Australia is beginning to assess the fall-out from the extraordinary public anger at the jailing last month of 27-year-old Schapelle Corby.
By Phil Mercer
BBC News, Sydney
The former beauty therapy student was sentenced to 20 years in jail by an Indonesian court for drug trafficking.
The verdict unleashed what the Herald Sun newspaper in Melbourne described as "a tide of vitriol, racism and tribal prejudice" and there are now concerns that Australia's reputation, and its relationship with Jakarta, has suffered.
There have been calls for Australia's leadership to intervene
Contempt was heaped on just about everyone involved in the case and many that were not.
Some Australians called for a tourist boycott of Bali and others demanded that aid to Indonesia's tsunami victims be recalled.
One talk-back radio host described the Balinese judges who sentenced Corby as "monkeys".
There are signs that Australia is finally emerging from this frenzy and that the one-eyed coverage is being replaced by more considered reporting.
"It has not been journalism's finest hour by a long shot," said Chris Nash, the director of the Australian Centre for Independent Journalism.
Schapelle Corby - young, attractive and in deep trouble - was in many ways an ideal figure for the media.
"It was a bit like Princess Di, in that this person was a real focus of public concern because of her flaws and because she was very human," said Mr Nash.
Commercial radio personality Derryn Hinch put it more bluntly.
"Why has it become a national issue? I know why. Doe-eyed, pretty, white, Australian, female with big boobs," Hinch wrote on his official website.
Even Prime Minister John Howard waded in.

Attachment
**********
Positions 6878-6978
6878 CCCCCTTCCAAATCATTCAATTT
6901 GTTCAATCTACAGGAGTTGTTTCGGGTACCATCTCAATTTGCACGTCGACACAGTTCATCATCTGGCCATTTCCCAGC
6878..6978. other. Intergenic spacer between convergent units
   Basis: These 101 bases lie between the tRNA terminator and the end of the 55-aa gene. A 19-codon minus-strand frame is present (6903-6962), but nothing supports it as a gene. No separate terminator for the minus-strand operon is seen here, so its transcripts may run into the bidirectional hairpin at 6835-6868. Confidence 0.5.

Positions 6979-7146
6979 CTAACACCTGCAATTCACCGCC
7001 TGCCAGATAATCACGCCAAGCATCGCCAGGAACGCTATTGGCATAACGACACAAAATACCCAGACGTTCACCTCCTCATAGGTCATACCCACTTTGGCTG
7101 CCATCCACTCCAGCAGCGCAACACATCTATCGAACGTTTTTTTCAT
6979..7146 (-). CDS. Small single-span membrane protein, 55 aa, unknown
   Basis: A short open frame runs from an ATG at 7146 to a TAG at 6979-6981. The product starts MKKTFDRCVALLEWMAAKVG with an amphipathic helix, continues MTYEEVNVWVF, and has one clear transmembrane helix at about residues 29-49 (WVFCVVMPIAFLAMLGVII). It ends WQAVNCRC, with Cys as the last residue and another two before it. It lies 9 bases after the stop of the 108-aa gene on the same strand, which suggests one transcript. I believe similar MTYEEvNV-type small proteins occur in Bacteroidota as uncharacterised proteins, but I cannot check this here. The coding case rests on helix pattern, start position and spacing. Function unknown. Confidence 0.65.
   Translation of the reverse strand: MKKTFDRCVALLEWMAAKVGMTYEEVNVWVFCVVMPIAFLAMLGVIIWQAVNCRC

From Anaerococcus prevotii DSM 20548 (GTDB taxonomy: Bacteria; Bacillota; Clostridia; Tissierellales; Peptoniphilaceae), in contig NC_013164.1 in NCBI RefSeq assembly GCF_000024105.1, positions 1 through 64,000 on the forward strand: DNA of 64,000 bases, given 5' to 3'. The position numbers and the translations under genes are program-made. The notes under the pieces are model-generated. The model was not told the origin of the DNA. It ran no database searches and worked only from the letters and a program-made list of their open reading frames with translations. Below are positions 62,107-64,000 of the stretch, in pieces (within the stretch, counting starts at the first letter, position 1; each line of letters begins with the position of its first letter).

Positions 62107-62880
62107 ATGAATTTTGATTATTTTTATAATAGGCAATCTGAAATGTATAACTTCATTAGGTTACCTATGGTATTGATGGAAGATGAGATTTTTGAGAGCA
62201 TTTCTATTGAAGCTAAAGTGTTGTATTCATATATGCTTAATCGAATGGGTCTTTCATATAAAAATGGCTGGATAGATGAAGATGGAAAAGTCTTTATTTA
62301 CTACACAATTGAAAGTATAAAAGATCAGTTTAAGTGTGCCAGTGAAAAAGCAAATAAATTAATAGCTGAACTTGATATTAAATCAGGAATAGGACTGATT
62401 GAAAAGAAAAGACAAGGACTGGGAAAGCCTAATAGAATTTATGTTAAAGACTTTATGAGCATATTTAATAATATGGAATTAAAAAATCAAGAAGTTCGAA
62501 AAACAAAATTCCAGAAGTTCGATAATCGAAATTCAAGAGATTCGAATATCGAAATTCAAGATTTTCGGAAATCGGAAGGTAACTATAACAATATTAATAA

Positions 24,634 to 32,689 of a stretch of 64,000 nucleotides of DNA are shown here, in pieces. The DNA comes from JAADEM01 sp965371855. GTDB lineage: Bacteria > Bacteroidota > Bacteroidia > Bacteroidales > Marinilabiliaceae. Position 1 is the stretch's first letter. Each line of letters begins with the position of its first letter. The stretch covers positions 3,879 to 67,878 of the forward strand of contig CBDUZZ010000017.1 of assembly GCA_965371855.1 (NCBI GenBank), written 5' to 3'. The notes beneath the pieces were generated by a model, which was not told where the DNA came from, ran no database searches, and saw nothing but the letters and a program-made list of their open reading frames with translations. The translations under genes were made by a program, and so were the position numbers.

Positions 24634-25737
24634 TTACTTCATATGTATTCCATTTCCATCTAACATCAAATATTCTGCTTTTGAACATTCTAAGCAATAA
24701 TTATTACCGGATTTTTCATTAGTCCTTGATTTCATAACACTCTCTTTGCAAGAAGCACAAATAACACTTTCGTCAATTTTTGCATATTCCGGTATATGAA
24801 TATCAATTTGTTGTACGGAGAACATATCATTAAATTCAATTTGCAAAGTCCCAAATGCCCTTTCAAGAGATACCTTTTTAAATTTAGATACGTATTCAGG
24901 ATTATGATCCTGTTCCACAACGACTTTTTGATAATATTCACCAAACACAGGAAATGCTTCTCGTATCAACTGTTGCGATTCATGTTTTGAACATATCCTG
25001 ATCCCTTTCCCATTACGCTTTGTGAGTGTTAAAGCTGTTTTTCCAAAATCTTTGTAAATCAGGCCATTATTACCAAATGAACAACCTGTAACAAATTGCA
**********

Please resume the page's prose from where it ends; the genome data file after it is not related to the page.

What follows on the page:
"You might argue that the public was angry because it was given a lot of spectacular coverage in the media," Mr Howard said. "There's no doubt that for a combination of reasons the trial of Schapelle Corby has attracted enormous interest. And it's not just a media creation."
Mr Nash believes the catapulting of a seemingly ordinary young Australian into a drug trafficking nightmare did strike a chord.
"Parents were saying to their kids 'that could have been you on a holiday in Bali'," he said.
The Howard government has many reasons for wanting to damp down the hysteria. Its relations with Indonesia are warmer than they have been for years, and Mr Howard wants to promote Australia's political and economic role in Asia.
An opinion poll this week in the Sydney Morning Herald suggests that public outrage has softened. It reported that 47% of Australians believe Corby is not guilty, a figure down significantly on previous polls.
Sixteen-year-old hairdressing students Erin and Janelle remain convinced, however, that Corby has been wrongfully convicted.
"I think she is innocent. She didn't deserve to go to jail and it's wrong," said Erin, speaking outside Sydney's Central Railway station.
"Every time Schapelle's case comes on the news I watch it all, and hopefully she won't be locked up for much longer," added Janelle.
Security scares at the Indonesian embassy in Canberra and the daubing of pro-Corby graffiti at Western Australia's Parliament House in Perth suggests that this is a story that will not go quietly.
Some academics believe the case of Schapelle Corby has highlighted a sinister side to Australia, linked to a lurking suspicion of Indonesia.
Many believe Corby is popular because she is young and attractive
"Among older generations, Australian culture tends to be xenophobic," explained Keith Foulcher, a lecturer in South East Asian Studies at Sydney University.
"It is a legacy of the Second World War when Australia was threatened with invasion from the north, and for an older generation, that is difficult to wipe out."
The avalanche of criticism of Indonesia has left Mr Foulcher sad and worried.
"For someone like myself, who has devoted an entire career to teaching about Indonesia and expanding awareness in Australia, it is a terrible blow to everything we have worked for and it could take years to recover," he said grimly.